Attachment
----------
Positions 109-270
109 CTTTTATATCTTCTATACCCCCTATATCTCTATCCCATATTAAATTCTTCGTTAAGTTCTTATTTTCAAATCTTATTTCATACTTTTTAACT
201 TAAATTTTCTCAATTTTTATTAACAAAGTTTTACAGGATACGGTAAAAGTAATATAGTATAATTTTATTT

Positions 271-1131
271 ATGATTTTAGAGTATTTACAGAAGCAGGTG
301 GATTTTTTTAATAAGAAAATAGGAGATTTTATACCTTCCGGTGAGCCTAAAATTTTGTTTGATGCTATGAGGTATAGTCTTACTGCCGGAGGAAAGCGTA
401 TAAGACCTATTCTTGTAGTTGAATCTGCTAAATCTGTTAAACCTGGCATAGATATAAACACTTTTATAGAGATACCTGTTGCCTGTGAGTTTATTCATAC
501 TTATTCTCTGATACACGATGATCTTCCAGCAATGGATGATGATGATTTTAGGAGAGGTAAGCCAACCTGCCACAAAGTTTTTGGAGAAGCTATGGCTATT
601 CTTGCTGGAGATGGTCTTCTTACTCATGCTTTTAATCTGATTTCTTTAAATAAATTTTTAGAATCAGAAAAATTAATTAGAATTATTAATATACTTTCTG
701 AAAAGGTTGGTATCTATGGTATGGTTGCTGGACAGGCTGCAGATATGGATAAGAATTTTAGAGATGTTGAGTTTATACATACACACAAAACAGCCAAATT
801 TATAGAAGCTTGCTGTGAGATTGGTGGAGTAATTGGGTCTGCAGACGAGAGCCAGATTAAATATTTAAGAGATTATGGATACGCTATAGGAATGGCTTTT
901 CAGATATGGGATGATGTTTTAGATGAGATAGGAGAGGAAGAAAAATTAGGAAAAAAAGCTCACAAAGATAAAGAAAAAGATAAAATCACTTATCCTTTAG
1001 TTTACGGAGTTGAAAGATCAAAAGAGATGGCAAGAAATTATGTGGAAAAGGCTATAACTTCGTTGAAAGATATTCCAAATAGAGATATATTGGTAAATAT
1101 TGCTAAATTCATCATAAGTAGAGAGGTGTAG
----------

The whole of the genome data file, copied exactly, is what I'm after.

Positions 109-270
109 CTTTTATATCTTCTATACCCCCTATATCTCTATCCCATATTAAATTCTTCGTTAAGTTCTTATTTTCAAATCTTATTTCATACTTTTTAACT
201 TAAATTTTCTCAATTTTTATTAACAAAGTTTTACAGGATACGGTAAAAGTAATATAGTATAATTTTATTT

Positions 271-1131
271 ATGATTTTAGAGTATTTACAGAAGCAGGTG
301 GATTTTTTTAATAAGAAAATAGGAGATTTTATACCTTCCGGTGAGCCTAAAATTTTGTTTGATGCTATGAGGTATAGTCTTACTGCCGGAGGAAAGCGTA
401 TAAGACCTATTCTTGTAGTTGAATCTGCTAAATCTGTTAAACCTGGCATAGATATAAACACTTTTATAGAGATACCTGTTGCCTGTGAGTTTATTCATAC
501 TTATTCTCTGATACACGATGATCTTCCAGCAATGGATGATGATGATTTTAGGAGAGGTAAGCCAACCTGCCACAAAGTTTTTGGAGAAGCTATGGCTATT
601 CTTGCTGGAGATGGTCTTCTTACTCATGCTTTTAATCTGATTTCTTTAAATAAATTTTTAGAATCAGAAAAATTAATTAGAATTATTAATATACTTTCTG
701 AAAAGGTTGGTATCTATGGTATGGTTGCTGGACAGGCTGCAGATATGGATAAGAATTTTAGAGATGTTGAGTTTATACATACACACAAAACAGCCAAATT
801 TATAGAAGCTTGCTGTGAGATTGGTGGAGTAATTGGGTCTGCAGACGAGAGCCAGATTAAATATTTAAGAGATTATGGATACGCTATAGGAATGGCTTTT
901 CAGATATGGGATGATGTTTTAGATGAGATAGGAGAGGAAGAAAAATTAGGAAAAAAAGCTCACAAAGATAAAGAAAAAGATAAAATCACTTATCCTTTAG
1001 TTTACGGAGTTGAAAGATCAAAAGAGATGGCAAGAAATTATGTGGAAAAGGCTATAACTTCGTTGAAAGATATTCCAAATAGAGATATATTGGTAAATAT
1101 TGCTAAATTCATCATAAGTAGAGAGGTGTAG